Augmented Reality (AR) Exhibition in the MIT Infinite Corridor
Research, develop, and install a location based augmented reality (AR) exhibition: 1 to INFINITY portrait photography series in the MIT Infinite Corridor.
The exhibit will start on the ground floor in the Atrium of MIT’s building 7 located at 77 Massachusetts Avenue in Cambridge, Massachusetts USA. Starting with a 1 year old, AR portraits of people every age, holding age tokens with ascending numbers, will lead you approximately 860 feet down the Infinite Corridor. The portraits and numbers will lead you up a stairwell to the 2nd floor. The age numbers will continue to rise from 57 to over 100 years old, bringing you to the 2nd floor balcony in the Atrium where the exhibit started. From the balcony you look up and follow the age numbers ascending into the 100’s, spiraling up to an infinite point in the Atrium’s glowing white skylight… There you have it. Proof that the MIT Infinite Corridor is in fact infinite.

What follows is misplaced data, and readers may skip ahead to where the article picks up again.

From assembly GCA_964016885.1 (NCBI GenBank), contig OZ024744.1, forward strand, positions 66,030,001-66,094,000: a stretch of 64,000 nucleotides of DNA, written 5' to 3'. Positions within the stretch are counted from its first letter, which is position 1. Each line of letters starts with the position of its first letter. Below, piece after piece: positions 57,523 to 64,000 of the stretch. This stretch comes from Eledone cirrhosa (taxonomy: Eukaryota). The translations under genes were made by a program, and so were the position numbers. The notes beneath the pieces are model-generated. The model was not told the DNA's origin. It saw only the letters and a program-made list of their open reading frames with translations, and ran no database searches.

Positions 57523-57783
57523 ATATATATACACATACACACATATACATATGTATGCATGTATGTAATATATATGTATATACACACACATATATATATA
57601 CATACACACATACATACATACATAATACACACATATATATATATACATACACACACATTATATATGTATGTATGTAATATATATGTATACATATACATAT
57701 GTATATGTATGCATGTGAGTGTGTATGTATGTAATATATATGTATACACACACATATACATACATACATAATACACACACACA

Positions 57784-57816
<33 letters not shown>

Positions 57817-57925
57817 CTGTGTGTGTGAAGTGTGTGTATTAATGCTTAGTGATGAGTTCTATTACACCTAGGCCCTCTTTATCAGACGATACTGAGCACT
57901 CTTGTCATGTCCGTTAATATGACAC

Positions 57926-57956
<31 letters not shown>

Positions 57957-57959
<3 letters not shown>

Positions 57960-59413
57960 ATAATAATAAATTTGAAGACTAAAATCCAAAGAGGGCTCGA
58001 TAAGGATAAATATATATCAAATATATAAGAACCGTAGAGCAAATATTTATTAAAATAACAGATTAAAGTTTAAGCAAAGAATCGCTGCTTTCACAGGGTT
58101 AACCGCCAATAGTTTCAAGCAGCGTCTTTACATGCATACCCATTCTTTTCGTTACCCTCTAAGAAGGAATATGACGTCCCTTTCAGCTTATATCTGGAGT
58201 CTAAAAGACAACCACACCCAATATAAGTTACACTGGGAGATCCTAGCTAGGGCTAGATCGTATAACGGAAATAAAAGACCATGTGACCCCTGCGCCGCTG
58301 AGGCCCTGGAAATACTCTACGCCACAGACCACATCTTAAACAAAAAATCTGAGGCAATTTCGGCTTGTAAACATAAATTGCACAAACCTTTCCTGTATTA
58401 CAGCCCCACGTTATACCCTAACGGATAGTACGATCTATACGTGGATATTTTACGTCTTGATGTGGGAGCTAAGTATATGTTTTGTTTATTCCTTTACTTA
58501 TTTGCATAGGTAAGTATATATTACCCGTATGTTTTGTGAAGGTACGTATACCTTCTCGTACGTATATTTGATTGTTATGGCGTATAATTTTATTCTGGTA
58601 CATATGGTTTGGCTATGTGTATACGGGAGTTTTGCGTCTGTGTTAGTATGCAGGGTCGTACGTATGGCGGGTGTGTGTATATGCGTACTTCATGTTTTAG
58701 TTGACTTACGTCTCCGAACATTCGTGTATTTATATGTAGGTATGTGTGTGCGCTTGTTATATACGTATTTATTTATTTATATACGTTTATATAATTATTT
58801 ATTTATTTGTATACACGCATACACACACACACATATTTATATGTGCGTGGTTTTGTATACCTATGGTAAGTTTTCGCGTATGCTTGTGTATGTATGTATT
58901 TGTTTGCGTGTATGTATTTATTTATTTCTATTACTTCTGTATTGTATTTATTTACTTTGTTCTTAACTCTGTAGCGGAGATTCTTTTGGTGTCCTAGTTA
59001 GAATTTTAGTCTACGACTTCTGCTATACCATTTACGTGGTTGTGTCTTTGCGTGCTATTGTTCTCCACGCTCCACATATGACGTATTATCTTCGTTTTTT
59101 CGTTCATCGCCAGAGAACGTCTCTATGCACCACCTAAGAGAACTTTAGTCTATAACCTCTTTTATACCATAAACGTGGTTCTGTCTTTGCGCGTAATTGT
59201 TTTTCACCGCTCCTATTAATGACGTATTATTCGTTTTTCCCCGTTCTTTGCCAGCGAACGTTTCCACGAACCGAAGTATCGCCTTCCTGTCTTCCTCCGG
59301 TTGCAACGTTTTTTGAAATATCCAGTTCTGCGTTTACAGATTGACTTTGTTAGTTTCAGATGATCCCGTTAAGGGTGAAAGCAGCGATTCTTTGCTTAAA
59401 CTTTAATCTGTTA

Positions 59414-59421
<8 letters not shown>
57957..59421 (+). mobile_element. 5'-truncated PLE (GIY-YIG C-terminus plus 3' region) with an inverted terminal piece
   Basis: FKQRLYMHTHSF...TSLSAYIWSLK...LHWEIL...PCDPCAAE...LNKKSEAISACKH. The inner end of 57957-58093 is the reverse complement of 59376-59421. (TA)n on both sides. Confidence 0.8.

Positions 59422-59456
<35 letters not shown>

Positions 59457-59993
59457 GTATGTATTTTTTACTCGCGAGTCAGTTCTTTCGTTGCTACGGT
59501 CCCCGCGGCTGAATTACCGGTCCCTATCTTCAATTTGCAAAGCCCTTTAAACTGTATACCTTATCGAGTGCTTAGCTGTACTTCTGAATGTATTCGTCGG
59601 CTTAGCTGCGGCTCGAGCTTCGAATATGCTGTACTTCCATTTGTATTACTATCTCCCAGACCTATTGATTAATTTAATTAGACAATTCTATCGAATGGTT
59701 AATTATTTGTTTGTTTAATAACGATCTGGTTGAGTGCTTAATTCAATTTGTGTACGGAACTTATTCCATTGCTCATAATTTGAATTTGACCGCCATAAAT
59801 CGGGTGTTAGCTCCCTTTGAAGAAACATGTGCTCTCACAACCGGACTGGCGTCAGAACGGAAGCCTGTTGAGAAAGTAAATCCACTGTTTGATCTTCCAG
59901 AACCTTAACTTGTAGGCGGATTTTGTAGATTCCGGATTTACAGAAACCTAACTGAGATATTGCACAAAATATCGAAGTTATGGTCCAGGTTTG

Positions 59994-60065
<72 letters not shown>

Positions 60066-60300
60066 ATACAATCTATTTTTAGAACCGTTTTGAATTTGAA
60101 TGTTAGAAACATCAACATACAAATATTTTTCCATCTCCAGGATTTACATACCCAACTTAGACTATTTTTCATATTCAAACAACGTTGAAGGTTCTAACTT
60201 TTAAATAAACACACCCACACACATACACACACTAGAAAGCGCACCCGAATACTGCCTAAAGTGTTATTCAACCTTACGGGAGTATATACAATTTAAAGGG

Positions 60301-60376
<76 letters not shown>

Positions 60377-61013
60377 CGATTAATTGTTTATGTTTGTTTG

How will the exhibit be triggered to start and again at intermediate points?
Is it possible to leave no physical trace of the AR exhibit anywhere on or in the buildings?
Can the MIT seal on the wall in the Atrium trigger this AR exhibit experience?
What is the smartest system of stealthy waypoints?
Phones screens have a vertical aspect ratio that is approximately the same aspect ratio as the corridor. Is this exhibit a uniquely optimal match of display and space? Other visual display products are currently in development. Principal Investigator of the MIT Open Documentary Lab, Professor William Uricchio offered this general assessment of where AR technology is today, “As far as I’m concerned, visual display is the missing link, the thing standing between augmentation and success. If we can solve it with non obtrusive glasses, the sector will explode.” In the mean time, how do we optimize a vertical rectangle phone display in a vertical rectangle space for this exhibit?